Over in Garden Town gardening programs are offered every Friday, Saturday, and Sunday from 11-4. Programs feature information provided from Disney Gardeners, Great American Gardeners, and to the credit of Disney, University of Florida Master Gardeners and Extension Agents from Land Grant Universities who provide research based gardening solutions for your life in the form of latest trends in home gardening, techniques to help you be a successful gardener, as well as some of the Disney Horticulture secrets with some very fun and creative hands on activities that will engage gardeners of all ages.
Other things that make this festival so wonderful is that is really truly is designed for all ages. Young children can enjoy the butterfly garden, the cactus garden that recreates radiator springs, mini gardens all which tell a story, and other kid-friendly activities all throughout EPCOT. Adults; as well as all the learning, there is music from many artists, including the Village People. (Tony, that’s for you.) Cooking and food demonstrations on how to cook what you grow. (Seriously, what do I do with this Kohlrabi? Nasturtium- do you eat that? Why is there and orchid flower on my plate?) As well as many amazing foods and drinks to try, all inspired by the fruits, flowers, and veggies you grow in the garden!
Rich Guggenheim Extension Coordinator Horticulture/4-H Youth Development
Colorado State University
In recognition of this year’s National Seed Swap Day, January 31st, 2015, let’s consider the time-honored tradition of sharing seeds at such events because a Seed Swap has vast benefits for gardeners everywhere. Our nation’s third President, Thomas Jefferson, has long been known for his glorious gardens at Monticello with over three hundred varieties of more than ninety different plants. Jefferson sought plants and treasured seeds from all over the world and always shared his bounty and his seeds with his friends but thousands of those varieties of fruits, vegetables, herbs, and flowers have been lost in recent times to the growth, popularity and commercial availability of hybrid seeds.
Saving Seeds, an Ancient Tradition
Fortunately, long before organized seed exchanges were held, individuals across time and around the globe would harvest, save, and share their seeds. In some cultures, seeds were valued as if they were money, bartered with, traded, and collected. Seeds would be passed down from generation to generation, from one gardener to another. What gardener does not have at least one variety of produce or one favorite flower that he or she grows every year, having been grown by their own grandparent decades ago? Many historic varieties have been preserved in this fashion and are still grown today because someone, at some time, decided to save and share those seeds.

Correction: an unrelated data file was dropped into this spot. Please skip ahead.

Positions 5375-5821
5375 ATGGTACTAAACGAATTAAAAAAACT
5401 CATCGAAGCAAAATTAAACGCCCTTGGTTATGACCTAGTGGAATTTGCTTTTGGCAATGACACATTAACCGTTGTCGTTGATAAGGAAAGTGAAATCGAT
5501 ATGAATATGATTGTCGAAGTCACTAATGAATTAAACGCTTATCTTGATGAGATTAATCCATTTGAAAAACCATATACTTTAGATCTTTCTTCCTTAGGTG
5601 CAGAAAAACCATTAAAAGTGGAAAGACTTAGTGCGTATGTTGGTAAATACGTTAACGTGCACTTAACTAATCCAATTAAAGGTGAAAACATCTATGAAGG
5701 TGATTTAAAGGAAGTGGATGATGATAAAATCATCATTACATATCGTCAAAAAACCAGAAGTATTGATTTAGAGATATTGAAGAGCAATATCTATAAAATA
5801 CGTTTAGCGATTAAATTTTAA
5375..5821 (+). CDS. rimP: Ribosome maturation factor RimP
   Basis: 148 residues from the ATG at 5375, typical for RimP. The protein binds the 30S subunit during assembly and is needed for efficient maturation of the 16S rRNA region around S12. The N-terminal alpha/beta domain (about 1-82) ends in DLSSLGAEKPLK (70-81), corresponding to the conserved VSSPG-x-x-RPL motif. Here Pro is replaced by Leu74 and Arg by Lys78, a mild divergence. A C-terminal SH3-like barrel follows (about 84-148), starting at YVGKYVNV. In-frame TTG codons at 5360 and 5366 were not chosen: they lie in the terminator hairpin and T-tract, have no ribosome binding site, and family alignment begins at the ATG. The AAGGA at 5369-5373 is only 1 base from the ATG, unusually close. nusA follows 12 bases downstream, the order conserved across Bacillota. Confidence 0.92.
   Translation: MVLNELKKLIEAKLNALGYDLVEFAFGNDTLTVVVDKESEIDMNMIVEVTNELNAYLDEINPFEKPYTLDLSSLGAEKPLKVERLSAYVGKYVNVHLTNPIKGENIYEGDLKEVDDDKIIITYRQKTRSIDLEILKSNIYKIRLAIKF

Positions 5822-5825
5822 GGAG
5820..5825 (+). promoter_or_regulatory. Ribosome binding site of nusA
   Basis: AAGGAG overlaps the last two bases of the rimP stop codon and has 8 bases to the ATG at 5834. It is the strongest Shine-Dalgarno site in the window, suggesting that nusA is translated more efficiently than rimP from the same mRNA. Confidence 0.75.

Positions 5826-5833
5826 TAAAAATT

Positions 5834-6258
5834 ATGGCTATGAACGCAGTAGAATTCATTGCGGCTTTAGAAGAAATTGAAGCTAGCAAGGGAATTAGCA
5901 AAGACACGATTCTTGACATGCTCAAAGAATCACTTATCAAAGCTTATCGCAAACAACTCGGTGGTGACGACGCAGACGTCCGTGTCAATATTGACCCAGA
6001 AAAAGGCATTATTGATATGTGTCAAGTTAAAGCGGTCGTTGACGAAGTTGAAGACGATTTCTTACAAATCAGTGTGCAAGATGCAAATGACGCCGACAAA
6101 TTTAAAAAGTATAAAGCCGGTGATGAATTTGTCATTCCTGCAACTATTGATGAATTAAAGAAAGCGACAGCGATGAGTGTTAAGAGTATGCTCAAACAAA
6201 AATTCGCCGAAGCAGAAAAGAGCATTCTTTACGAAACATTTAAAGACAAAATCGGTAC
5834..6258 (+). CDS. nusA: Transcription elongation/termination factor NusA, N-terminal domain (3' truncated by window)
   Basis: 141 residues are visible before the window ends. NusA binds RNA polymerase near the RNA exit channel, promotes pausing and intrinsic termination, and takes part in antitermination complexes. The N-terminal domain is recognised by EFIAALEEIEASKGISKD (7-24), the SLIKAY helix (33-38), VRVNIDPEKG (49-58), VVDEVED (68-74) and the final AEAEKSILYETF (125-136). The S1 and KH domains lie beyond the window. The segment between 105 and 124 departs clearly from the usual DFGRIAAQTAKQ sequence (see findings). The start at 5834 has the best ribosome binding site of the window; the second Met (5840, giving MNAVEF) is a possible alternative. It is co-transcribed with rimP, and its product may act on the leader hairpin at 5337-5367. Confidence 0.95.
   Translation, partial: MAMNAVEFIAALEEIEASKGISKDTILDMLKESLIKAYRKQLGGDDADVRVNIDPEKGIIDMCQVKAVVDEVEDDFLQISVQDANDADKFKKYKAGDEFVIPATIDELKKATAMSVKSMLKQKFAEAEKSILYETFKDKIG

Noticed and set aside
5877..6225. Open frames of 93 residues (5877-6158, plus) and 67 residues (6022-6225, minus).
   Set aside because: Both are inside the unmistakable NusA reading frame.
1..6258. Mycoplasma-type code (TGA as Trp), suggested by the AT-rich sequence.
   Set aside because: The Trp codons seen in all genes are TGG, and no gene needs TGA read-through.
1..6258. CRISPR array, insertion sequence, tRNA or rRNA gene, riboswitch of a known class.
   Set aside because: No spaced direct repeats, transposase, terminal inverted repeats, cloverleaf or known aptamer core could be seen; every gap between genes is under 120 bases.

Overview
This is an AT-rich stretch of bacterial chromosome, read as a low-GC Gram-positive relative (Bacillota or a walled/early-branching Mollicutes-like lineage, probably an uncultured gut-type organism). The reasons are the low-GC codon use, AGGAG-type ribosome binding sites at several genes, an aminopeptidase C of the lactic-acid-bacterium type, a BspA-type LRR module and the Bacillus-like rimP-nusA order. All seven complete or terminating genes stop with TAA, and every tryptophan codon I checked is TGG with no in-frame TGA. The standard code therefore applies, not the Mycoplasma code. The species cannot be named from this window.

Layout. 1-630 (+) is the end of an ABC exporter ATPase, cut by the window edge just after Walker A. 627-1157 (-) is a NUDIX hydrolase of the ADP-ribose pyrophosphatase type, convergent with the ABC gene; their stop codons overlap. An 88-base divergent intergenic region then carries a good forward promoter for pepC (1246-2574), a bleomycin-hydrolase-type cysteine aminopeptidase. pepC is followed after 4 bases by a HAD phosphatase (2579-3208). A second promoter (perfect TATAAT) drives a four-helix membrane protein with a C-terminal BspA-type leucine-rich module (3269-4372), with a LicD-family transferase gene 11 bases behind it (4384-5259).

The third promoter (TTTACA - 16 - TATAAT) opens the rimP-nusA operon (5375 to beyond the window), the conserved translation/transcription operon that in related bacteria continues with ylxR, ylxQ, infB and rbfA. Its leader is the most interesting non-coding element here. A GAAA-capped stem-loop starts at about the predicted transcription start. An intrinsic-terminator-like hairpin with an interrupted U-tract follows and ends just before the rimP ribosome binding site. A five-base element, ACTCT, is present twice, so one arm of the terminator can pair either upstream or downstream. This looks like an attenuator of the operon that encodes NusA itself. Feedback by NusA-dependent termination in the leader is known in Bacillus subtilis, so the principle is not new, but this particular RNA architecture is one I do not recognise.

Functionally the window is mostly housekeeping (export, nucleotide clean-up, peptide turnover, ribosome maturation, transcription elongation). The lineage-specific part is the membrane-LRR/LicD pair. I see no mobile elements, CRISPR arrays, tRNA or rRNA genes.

Our Founding Fathers Shared Seeds…
Today, the average home gardener can share their neighbor’s great uncle’s award-winning tomato seed and have the opportunity to purchase (or share!) the very same variety of beautiful black Hollyhock that Thomas Jefferson grew at Monticello. Today the home gardener can either choose to spend a small fortune amassing seeds or plants commercially purchased each year for that season’s garden, or with a little planning, patience and effort; can save the previous season’s seeds for planting the next year. The first seed swap days allowed local gardeners to trade their abundance of a particular seed for other kinds that other gardeners had in their own possession. Seed swaps have begun to sprout up all over the country and enable gardeners of all ages and experience-levels to meet, share seeds (and sometimes plants), advice and ideas, stories, and fellowship.
Why Save Seeds?
Today most organized seed swaps include seeds native to the area/zone, edibles (fruit and vegetable,) herbs, exotics, annuals, perennials and woody trees and shrubs. Seeds saved and shared are often open-pollinated and heirloom variety, which produce offspring identical to the parent plant (seed.) Seeds saved from a hybrid plant may show traits like its parents, but hybrid varieties do not always promise offspring like the parent as the hybrid is a genetic mingling of two different parent plants and may grow offspring differing in taste, color and growth habit. Bulbs and cuttings may also be shared. Gardeners are encouraged to bring their surplus, highly flavored and/or high-yielding/good-producing seeds to share and exchange with others.
In an age when “Going Green!” is all the rage, seed swaps are gaining popularity for good reason. Seed swapping continues to promote biodiversity, cultural history, and, in essence, recycling. Gardeners rid themselves of excess seeds without wasting and leave the event(s) able to try many new varieties inexpensively and resourcefully. Jefferson wrote that, “the greatest service which can be rendered any country is to add a useful plant to its culture,” and every year the National Seed Swap Day embodies both Jefferson’s legacy of seed sharing and his promotion of gardening throughout the Country. Thinking of hosting your own seed swap event? Find more information here: www.southernexposure.com/how-to-host-a-seed-swap-ezp-146.html
Submitted by Lois Versaw (Extension Master Gardener Intern at University of Nebraska-Lincoln)